5. RW says:

    Advantage Abe @FTAlphaville

    The first bits of post-Abenomics data are finally trickling in. And so far, it has to be said, it’s looking good for Shinzo Abe.

    But for the rest of the world, possibly not so much.

    NB: The Fed had a chance to balance the impact of Abenomics by appearing equally ‘irresponsible’ and blew it. For the first time in I don’t know how long I am overweight Japan and effectively short its currency.

  6. swag says:

    The kind of customer who makes you say, “F*** it.”


  7. 873450 says:

    No More “fun fun fun now that daddy took the T-Bird away”

    The End of Car Culture

    “recent studies suggest that Americans are buying fewer cars, driving less and getting fewer licenses”

    “As of April 2013, the number of miles driven per person was nearly 9 percent below the peak and equal to where the country was in January 1995″

    “Internet makes telecommuting possible and allows people to feel more connected without driving to meet friends”

    “renewal of center cities has made the suburbs less appealing and has drawn empty nesters back in”

    “rise in cellphones and car-pooling apps has facilitated more flexible commuting arrangements”

    “city, state and federal policies that for more than half a century encouraged suburbanization and car use — from mortgage lending to road building — are gradually being diluted or reversed”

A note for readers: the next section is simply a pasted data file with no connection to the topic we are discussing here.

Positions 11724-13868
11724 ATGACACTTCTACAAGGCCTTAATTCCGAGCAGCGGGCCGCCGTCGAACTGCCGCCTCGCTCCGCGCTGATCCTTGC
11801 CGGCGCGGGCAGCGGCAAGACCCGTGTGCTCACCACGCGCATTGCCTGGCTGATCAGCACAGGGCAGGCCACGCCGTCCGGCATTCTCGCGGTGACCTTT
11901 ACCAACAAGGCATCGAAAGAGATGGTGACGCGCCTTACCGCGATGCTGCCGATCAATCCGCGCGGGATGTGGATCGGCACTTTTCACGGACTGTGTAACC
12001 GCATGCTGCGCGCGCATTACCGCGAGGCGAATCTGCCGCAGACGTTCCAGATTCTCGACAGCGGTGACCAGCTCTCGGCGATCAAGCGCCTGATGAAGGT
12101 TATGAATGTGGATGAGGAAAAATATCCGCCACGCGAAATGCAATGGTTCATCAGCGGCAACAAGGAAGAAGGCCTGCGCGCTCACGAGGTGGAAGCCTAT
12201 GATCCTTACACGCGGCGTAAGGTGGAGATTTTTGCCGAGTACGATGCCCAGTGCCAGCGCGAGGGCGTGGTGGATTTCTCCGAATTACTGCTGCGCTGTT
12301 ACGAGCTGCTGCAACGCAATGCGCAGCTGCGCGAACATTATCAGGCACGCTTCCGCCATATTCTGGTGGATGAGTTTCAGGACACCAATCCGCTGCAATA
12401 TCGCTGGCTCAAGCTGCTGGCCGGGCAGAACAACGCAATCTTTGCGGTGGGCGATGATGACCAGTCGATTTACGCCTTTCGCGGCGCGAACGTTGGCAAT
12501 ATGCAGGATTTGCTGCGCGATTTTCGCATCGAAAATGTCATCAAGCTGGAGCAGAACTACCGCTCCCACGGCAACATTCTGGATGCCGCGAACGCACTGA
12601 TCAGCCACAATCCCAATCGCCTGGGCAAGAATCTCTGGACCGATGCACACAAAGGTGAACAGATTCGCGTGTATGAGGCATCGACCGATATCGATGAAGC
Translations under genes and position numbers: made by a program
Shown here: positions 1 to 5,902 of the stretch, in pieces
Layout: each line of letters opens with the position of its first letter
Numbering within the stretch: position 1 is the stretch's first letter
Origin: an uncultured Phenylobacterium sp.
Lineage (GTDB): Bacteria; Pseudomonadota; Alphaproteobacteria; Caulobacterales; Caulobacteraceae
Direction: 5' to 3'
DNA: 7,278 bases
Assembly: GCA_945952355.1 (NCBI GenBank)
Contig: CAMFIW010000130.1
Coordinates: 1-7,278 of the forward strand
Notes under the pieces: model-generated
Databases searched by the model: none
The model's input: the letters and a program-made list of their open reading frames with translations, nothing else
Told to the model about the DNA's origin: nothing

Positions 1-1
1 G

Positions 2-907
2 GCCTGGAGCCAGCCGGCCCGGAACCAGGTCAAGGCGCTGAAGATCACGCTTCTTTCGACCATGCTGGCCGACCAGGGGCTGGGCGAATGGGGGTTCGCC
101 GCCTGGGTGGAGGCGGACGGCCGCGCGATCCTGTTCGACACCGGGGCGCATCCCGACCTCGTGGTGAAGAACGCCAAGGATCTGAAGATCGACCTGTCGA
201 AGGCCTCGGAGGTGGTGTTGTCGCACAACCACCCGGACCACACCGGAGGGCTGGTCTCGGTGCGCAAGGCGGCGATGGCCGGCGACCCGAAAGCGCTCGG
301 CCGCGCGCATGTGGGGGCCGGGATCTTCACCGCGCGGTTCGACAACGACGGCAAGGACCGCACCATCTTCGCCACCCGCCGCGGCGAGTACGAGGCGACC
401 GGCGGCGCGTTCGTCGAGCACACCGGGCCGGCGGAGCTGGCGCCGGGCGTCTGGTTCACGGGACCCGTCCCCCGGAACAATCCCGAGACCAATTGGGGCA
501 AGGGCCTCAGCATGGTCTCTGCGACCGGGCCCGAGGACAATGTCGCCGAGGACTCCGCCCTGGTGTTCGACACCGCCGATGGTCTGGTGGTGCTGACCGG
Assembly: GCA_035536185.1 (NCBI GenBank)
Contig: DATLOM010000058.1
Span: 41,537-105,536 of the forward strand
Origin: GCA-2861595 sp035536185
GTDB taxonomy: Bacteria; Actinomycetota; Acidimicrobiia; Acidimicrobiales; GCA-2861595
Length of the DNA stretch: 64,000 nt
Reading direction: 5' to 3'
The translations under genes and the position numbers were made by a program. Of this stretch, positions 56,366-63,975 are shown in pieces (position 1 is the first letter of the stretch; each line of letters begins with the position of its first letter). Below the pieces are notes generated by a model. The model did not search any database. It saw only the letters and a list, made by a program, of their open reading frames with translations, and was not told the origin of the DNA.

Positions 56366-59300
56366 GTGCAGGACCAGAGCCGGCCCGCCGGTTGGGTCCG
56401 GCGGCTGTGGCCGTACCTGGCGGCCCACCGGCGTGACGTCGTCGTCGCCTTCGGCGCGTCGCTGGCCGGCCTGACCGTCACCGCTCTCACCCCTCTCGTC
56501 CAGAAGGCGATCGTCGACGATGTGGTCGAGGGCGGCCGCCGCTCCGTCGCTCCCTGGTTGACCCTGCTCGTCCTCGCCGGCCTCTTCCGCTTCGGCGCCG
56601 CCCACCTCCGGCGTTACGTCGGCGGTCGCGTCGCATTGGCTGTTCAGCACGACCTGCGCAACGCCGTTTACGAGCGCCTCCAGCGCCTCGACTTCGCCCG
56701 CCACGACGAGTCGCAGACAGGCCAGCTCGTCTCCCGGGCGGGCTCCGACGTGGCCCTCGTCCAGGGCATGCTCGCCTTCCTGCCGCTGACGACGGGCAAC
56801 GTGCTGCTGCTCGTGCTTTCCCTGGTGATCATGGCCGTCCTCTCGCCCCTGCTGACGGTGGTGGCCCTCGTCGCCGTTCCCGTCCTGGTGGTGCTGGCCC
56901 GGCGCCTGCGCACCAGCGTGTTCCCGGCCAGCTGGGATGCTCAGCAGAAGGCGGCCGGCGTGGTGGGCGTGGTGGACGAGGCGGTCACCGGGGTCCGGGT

“There has been a large drop in the percentage of 16- to 39-year-olds getting a license, while older people are likely to retain their licenses as they age”

    “millennials don’t value cars and car ownership, they value technology”

    “From 2007 to 2011, the age group most likely to buy a car shifted from the 35 to 44 group to the 55 to 64 group”

    “At the Mobile World Congress last year in Barcelona, Spain, Bill Ford, executive chairman of the Ford Motor Company, laid out a business plan for a world in which personal vehicle ownership is impractical or undesirable.”

    China: “personal car ownership is growing by more than 10 percent annually”

  8. beaufou says:

    “Here in the richest country on earth, 50 million of us — one in six Americans — go hungry. More than a third of them are children.”


    If I was sitting in an office in Washington, I would be ashamed of myself right now. WTF.

  9. Joe Friday says:

    Peter Schiff repeats ‘If you don’t own gold and silver, you really got to buy’

    But what color is the sky in his world ?

  10. constantnormal says:

    If the NSA really had the kind of controls they allege in the slides presented via WaPo, would Edward Snowden have managed to accumulate multiple notebooks full of secrets?

    Where is the credibility in this story? They cannot have any sort of effective internal controls, else a contractor would not have managed to do what he did. Snowden may be talented, but he is not THAT talented.

    So what are we left to conclude? That the NSA is trying to run a snow job on us?